IMF Report: Critical Minerals Could Boost Sub-Saharan Africa's GDP by 12% by 2050

Sub-Saharan Africa could see 12% GDP growth by 2050 from critical mineral revenues, but must focus on local processing, governance, and sustainable development to fully capitalize on this opportunity.

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Olalekan Adigun
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IMF Report: Critical Minerals Could Boost Sub-Saharan Africa's GDP by 12% by 2050

IMF Report: Critical Minerals Could Boost Sub-Saharan Africa's GDP by 12% by 2050

Sub-Saharan Africa could see its GDP increase by 12% or more by 2050 due to revenues from critical minerals like copper, nickel, cobalt, and lithium, according to a recent report from the International Monetary Fund (IMF). The region is estimated to hold 30% of global reserves of these minerals, which are in high demand for the global transition to clean energy.

The IMF projects that global revenues from the extraction of just four key minerals - copper, nickel, cobalt, and lithium - could total $16 trillion over the next 25 years, with sub-Saharan Africa poised to reap over 10% of these cumulative revenues. Nickel demand is expected to double, cobalt demand to triple, and lithium demand to rise tenfold between 2022 and 2050.

Why this matters: The potential windfall from critical minerals could provide a significant boost to economic growth and development in sub-Saharan Africa. However, the region will need to focus on developing local processing industries, improving governance, and managing resource revenues responsibly to fully capitalize on this opportunity.

The IMF stresses that sub-Saharan African countries should not only export raw materials but also process them locally to capture more value and create higher-skilled jobs. Developing local processing industries could significantly boost value addition and increase tax revenues, supporting poverty reduction and sustainable development in the region.

However, the IMF notes that the region currently focuses more on extraction than processing, and local processing options are often limited. To address this, the report recommends a regional strategy built on cross-border collaboration and integration to create a larger, more attractive market for investment in mineral processing industries.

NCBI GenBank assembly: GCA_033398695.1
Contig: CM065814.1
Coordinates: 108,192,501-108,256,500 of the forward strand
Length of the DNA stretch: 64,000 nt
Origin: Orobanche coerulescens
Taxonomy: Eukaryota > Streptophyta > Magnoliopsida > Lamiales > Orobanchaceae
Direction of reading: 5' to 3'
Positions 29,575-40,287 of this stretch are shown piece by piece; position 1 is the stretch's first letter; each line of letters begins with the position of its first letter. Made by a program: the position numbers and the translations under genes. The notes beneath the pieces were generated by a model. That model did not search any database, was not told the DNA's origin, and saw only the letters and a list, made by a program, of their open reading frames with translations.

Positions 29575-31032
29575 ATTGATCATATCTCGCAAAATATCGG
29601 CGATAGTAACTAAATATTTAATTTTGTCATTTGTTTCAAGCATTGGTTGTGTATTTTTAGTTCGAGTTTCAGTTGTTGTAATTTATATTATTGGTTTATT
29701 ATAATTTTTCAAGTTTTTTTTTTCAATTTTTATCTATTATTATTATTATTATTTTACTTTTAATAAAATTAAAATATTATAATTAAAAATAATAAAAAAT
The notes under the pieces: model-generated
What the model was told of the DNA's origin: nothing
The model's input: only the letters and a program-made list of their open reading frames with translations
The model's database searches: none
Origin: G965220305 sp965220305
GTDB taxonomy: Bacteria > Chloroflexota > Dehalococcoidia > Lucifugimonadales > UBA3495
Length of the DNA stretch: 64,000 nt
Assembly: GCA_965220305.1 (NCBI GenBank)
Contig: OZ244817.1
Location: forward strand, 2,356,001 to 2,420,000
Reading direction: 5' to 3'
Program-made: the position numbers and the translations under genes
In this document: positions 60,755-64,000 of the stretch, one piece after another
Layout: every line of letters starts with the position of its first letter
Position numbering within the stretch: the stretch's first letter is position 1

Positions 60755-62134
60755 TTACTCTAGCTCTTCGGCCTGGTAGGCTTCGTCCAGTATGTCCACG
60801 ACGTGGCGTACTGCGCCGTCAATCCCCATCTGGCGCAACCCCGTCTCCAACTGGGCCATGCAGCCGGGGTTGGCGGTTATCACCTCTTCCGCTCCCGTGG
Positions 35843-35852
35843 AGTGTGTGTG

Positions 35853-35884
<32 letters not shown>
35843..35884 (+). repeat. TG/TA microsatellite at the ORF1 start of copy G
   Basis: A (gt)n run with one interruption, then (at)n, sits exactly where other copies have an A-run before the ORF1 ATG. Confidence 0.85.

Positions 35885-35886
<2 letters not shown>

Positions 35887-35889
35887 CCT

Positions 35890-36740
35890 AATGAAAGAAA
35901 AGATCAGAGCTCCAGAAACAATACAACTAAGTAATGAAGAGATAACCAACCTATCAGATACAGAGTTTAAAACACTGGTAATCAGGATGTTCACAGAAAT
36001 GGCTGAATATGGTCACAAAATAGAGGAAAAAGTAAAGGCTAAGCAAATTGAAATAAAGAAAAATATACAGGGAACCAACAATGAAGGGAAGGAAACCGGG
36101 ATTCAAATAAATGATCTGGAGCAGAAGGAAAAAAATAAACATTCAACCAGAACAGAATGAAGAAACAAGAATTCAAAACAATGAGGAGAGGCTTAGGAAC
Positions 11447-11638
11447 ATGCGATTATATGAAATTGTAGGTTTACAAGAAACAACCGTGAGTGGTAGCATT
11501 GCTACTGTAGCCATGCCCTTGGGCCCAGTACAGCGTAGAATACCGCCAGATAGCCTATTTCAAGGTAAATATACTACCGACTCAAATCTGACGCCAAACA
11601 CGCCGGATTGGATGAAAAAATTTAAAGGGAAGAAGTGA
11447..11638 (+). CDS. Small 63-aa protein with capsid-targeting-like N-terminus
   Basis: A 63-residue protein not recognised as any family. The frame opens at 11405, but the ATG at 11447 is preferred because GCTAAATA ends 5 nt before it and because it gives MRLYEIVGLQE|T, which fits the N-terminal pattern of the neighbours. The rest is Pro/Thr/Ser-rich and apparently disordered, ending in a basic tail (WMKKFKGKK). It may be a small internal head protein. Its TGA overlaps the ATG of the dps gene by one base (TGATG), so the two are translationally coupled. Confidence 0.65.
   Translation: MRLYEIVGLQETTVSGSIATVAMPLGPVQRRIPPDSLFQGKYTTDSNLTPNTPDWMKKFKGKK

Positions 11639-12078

The African Continental Free Trade Area can play a key role in reducing trade barriers and developing infrastructure to unite fragmented critical mineral markets. Coordinated efforts to create more favorable investment and business environments, as well as minimize environmental impacts, can help unlock new funding and investment opportunities in green finance.

The IMF report highlights that the outlook for sub-Saharan Africa is gradually improving, with growth projections reaching 4.0% in 2025. However, the region continues to face challenges such as financing shortages, high borrowing costs, and impending debt repayments. To address these issues, the report recommends improving public finances without undermining development, focusing monetary policy on ensuring price stability, and implementing structural reforms to diversify funding sources and economies.

The report also emphasizes the importance of investing in education, as sub-Saharan Africa's population is expected to double by 2050. Governments should act to safeguard and expand education budgets, while the international community should ensure that education remains a priority.

Key Takeaways

  • Sub-Saharan Africa could see 12%+ GDP growth by 2050 from critical mineral revenues.
  • Global revenues from 4 key minerals could total $16T over 25 years, with 10%+ for Africa.
  • Africa needs to develop local processing industries to capture more value and create jobs.
  • Improving governance, infrastructure, and investment climate can unlock green finance opportunities.
  • Investing in education is crucial as Africa's population is expected to double by 2050.